Washington State is blessed with incredible rivers that deliver clean cold water to salmon, wildlife, residents, businesses and the Puget Sound. They are central to our unique quality of life. However, few of these rivers are permanently protected from new dam construction, unsustainable logging, mining and unmaintained roads. For example, Washington State has only 250 miles of designated Wild & Scenic Rivers compared to Oregon’s 2,000 miles.
The National Wild & Scenic Rivers System was created by Congress in 1968 (full description of WSR Act) to preserve certain rivers with outstanding natural, cultural, and recreational values in a free-flowing condition for the enjoyment of present and future generations. The Act is notable for safeguarding the special character of these rivers, while also recognizing the potential for their appropriate use and development. It encourages river management that crosses political boundaries and promotes public participation in developing goals for river protection.
Washington Wild works with coalition partners to support river management on our public lands and oppose logging, mining and other development that threaten to adversely impact river values. While we understand and support hydro-electric power as a renewable and clean energy source, we oppose proposals to add new dams to free flowing rivers. A better strategy is upgrading power production from the many aging dams that already exist on our rivers and streams.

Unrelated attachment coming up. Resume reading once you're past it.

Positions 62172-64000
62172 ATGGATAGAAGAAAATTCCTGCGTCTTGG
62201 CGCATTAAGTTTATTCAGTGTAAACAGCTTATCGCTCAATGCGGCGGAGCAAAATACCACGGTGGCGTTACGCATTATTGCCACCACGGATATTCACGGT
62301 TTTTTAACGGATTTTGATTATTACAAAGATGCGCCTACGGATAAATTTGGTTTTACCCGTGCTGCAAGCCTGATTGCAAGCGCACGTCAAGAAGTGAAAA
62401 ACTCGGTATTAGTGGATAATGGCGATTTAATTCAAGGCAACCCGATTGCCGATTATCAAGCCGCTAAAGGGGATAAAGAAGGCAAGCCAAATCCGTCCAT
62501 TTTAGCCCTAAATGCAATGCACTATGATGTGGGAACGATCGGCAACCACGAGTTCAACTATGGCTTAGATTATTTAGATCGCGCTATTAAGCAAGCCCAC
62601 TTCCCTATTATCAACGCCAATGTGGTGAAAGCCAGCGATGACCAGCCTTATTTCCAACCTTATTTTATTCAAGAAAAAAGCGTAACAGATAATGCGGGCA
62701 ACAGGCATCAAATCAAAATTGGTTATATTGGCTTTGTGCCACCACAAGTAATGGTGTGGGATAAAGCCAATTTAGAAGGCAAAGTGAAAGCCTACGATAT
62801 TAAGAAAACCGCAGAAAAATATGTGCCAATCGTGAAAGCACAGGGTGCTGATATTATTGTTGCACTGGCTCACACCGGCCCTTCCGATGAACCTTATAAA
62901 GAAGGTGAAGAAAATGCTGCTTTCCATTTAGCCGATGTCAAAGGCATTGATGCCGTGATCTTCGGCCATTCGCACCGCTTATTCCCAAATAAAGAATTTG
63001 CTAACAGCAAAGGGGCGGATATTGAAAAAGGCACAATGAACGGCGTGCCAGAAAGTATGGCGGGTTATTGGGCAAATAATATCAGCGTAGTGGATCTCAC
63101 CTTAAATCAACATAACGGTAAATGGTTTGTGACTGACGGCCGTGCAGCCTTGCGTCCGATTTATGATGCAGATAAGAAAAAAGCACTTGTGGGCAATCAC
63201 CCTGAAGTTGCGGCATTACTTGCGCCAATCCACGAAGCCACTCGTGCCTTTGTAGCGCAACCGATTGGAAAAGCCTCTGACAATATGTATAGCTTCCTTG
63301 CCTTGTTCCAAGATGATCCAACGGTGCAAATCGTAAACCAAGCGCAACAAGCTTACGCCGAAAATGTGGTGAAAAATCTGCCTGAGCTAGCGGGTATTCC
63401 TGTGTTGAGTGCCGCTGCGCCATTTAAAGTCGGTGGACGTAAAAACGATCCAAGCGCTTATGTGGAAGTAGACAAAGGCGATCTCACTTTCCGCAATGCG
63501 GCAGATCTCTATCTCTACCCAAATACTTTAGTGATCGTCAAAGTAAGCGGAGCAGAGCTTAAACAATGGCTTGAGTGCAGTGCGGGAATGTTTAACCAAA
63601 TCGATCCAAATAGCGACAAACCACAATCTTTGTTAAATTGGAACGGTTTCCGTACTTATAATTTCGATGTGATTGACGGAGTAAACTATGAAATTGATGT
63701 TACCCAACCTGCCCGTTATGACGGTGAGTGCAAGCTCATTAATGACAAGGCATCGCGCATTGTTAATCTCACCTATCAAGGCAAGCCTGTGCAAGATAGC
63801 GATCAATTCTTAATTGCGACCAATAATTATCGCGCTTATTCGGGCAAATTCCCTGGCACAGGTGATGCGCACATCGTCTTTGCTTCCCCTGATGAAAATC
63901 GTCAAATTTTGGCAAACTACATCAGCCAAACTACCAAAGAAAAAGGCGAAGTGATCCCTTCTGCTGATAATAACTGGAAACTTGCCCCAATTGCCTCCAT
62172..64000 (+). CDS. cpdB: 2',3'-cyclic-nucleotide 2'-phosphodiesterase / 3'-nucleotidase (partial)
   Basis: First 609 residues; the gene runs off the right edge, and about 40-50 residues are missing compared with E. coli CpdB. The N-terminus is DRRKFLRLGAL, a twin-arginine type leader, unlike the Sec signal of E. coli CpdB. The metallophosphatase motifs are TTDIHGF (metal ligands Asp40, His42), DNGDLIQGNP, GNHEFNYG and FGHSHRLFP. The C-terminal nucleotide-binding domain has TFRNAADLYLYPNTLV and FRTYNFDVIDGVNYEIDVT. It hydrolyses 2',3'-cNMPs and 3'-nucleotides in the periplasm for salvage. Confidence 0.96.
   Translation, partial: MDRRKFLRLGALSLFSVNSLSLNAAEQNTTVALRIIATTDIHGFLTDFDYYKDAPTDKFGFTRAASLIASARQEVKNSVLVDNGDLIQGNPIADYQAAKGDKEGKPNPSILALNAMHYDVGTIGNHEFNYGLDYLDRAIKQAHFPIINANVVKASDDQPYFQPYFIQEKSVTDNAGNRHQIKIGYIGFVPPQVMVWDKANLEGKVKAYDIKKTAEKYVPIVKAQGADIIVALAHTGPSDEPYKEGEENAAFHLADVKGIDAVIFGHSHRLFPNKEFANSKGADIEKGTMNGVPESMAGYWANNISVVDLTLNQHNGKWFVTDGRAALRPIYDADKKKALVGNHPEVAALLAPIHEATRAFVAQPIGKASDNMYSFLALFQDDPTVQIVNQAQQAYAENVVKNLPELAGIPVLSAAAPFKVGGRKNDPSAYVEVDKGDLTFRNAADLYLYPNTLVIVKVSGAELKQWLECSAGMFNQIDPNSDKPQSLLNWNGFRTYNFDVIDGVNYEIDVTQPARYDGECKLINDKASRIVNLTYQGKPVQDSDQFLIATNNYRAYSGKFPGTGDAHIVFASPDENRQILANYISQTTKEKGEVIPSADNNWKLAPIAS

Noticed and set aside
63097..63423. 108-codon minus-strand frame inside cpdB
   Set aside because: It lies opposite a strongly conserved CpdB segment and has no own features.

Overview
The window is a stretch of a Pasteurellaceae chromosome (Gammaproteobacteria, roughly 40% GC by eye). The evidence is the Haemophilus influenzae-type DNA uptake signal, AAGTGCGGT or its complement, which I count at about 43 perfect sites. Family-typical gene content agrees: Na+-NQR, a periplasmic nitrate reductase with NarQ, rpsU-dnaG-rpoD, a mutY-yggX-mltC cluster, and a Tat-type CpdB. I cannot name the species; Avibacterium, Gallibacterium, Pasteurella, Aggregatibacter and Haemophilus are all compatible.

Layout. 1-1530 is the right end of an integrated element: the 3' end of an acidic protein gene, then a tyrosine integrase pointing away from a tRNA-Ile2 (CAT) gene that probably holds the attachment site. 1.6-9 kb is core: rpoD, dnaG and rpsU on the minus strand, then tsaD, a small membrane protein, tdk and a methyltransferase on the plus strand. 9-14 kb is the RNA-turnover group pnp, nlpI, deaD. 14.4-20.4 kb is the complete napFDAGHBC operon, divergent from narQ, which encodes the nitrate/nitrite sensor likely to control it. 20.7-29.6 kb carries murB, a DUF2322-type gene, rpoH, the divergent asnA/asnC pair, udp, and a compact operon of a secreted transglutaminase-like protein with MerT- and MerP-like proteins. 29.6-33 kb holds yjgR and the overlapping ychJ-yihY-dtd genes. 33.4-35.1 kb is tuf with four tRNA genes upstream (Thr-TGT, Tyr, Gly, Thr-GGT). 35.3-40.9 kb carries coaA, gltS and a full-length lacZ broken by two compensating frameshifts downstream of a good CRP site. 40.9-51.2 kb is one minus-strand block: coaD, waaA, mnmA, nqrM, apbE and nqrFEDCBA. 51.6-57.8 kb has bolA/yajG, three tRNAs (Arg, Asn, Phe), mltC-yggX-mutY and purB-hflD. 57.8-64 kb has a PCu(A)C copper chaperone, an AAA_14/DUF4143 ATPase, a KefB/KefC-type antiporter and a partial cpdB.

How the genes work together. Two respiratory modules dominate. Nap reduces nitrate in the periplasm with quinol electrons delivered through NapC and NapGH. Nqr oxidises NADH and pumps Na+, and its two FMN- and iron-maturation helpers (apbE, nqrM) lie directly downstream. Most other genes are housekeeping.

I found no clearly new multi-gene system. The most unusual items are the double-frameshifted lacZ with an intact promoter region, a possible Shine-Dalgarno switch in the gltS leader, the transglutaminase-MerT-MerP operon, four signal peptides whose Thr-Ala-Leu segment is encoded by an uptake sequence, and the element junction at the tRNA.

Today, H.R. 3043, the Hydropower Policy Modernization Act passed the House floor with a vote of 257-166. This legislation is a devastating assault on our nation’s rivers and the people and wildlife that depend upon them. Its passage would end 95 years of balance in hydropower licensing, tipping the scales against taxpayers and in favor […]
Today, Washington Wild was one of 25 local businesses, recreation and conservation groups who signed a comment letter to the Bureau of Reclamation for a water project taking place within the Alpine Lakes Wilderness. Groups expressed concern that the proposed project requires more substantive review and should be considered in the same analysis as several other […]
The comment period for this opportunity closed on September 27, 2017. For current opportunities see our Take Action Page. The Trump Administration is proposing to repeal the Clean Water Rule (CWR) which would reverse the hard-fought 2015 rule which extended federal jurisdiction for the Clean Water Act to include important smaller bodies of water such as wetlands and […]